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Week of November 15, 2010

Old school: U-M in History

New field house celebrated


In 1923 a large crowd gathers for the dedication of Yost Field House, named in honor of Michigan’s legendary football coach and athletic director Fielding Yost. The building became Yost Ice Arena in 1973. Photo courtesy Bentley Historical Library.

This week in history (107 years ago)

Under the leadership of new conductor William Hoffman, observers noted that the Michigan Band had made a dramatic change in its performance at football games. On Nov. 14, 1903, at the Michigan-Wisconsin game before a crowd of 10,000 at Regents Field, the band made a surprise entry onto the gridiron, which was “greeted by a loud burst of applause.” During the 1903 season, the band continued to play at the weekly Friday night Mass Meetings in University Hall where it often combined with the sound of the pipes from the Frieze Memorial Organ to give loud, but spirited, renditions of “The Yellow and Blue.” — Michigan Marching Band website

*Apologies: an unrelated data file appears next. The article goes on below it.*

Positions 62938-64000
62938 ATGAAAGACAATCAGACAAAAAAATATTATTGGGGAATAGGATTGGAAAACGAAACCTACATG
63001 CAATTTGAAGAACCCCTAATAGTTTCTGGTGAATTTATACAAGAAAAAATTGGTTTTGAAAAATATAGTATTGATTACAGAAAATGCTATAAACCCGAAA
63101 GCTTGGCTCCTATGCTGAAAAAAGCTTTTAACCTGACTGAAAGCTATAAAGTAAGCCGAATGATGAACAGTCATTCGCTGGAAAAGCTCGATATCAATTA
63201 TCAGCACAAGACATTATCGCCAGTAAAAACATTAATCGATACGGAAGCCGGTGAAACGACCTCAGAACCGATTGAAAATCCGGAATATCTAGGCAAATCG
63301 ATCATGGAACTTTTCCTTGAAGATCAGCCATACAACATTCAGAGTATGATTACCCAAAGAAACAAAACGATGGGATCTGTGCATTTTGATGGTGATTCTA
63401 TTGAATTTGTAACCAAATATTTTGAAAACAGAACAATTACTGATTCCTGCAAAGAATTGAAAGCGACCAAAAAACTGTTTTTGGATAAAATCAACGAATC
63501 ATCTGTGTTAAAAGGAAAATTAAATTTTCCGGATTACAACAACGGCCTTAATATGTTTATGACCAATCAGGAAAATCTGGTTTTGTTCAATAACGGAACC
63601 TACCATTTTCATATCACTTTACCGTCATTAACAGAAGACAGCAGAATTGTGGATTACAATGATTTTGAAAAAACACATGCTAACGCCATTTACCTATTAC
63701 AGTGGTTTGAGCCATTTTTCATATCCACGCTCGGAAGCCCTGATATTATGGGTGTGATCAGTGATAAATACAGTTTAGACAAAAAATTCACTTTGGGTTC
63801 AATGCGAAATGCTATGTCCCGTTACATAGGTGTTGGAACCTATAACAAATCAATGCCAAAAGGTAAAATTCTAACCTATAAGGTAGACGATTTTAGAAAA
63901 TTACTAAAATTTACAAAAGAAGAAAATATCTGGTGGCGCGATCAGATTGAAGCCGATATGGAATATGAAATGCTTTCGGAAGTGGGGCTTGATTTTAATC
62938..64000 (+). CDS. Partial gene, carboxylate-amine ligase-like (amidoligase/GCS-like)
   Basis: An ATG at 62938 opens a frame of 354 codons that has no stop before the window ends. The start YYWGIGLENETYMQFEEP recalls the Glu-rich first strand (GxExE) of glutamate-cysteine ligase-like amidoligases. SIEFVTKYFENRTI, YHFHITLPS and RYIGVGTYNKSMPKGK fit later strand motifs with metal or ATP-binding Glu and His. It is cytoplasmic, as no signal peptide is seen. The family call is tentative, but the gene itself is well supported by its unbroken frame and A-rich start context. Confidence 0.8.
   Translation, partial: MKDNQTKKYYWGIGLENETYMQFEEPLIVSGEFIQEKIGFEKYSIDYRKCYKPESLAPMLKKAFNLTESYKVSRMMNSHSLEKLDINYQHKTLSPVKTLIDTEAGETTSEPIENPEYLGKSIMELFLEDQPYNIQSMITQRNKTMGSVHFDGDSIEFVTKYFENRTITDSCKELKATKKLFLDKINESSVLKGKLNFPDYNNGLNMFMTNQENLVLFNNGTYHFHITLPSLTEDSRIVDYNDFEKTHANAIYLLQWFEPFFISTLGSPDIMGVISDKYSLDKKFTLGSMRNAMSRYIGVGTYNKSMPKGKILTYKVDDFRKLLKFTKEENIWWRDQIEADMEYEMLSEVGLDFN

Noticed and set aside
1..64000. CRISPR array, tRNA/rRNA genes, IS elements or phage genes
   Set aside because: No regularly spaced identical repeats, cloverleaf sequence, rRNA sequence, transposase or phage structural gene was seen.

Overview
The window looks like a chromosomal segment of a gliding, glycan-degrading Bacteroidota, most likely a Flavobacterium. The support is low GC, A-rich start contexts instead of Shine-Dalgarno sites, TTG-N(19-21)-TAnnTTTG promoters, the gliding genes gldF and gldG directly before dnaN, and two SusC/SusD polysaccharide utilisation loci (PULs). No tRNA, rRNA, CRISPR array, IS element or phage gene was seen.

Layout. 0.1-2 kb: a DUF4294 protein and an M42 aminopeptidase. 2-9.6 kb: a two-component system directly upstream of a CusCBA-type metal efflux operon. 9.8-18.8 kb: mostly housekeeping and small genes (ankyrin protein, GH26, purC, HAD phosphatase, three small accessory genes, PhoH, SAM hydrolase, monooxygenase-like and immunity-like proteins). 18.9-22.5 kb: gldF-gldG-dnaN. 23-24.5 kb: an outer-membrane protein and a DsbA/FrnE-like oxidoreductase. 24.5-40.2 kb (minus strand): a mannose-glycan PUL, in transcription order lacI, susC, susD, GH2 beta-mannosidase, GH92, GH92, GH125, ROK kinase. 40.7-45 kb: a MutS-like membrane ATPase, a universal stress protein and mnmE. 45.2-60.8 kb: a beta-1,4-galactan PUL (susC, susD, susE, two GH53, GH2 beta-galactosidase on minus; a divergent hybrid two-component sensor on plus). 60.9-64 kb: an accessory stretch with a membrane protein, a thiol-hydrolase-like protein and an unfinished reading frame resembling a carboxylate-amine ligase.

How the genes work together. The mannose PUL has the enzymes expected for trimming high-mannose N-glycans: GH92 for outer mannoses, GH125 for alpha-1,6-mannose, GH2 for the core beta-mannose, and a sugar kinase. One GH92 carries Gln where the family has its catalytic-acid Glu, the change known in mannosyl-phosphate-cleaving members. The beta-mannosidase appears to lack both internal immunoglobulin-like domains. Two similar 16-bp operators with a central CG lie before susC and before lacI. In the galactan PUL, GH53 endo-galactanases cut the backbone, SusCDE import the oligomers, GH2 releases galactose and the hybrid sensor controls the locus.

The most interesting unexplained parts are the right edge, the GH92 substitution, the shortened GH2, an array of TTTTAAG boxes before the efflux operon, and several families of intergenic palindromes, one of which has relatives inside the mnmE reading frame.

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STAFF SPOTLIGHT

Jane Sullivan, graduate student coordinator in the Department of Ecology and Evolutionary Biology, on working at her alma mater:“I always thought it would be a great place to work, and for me it’s turned out to be the case.”

EVENTS

Artist Wangechi Mutu’s lecture “My Dirty Little Heaven,” 5-6:30 p.m. Nov. 18 in the Michigan Theater.

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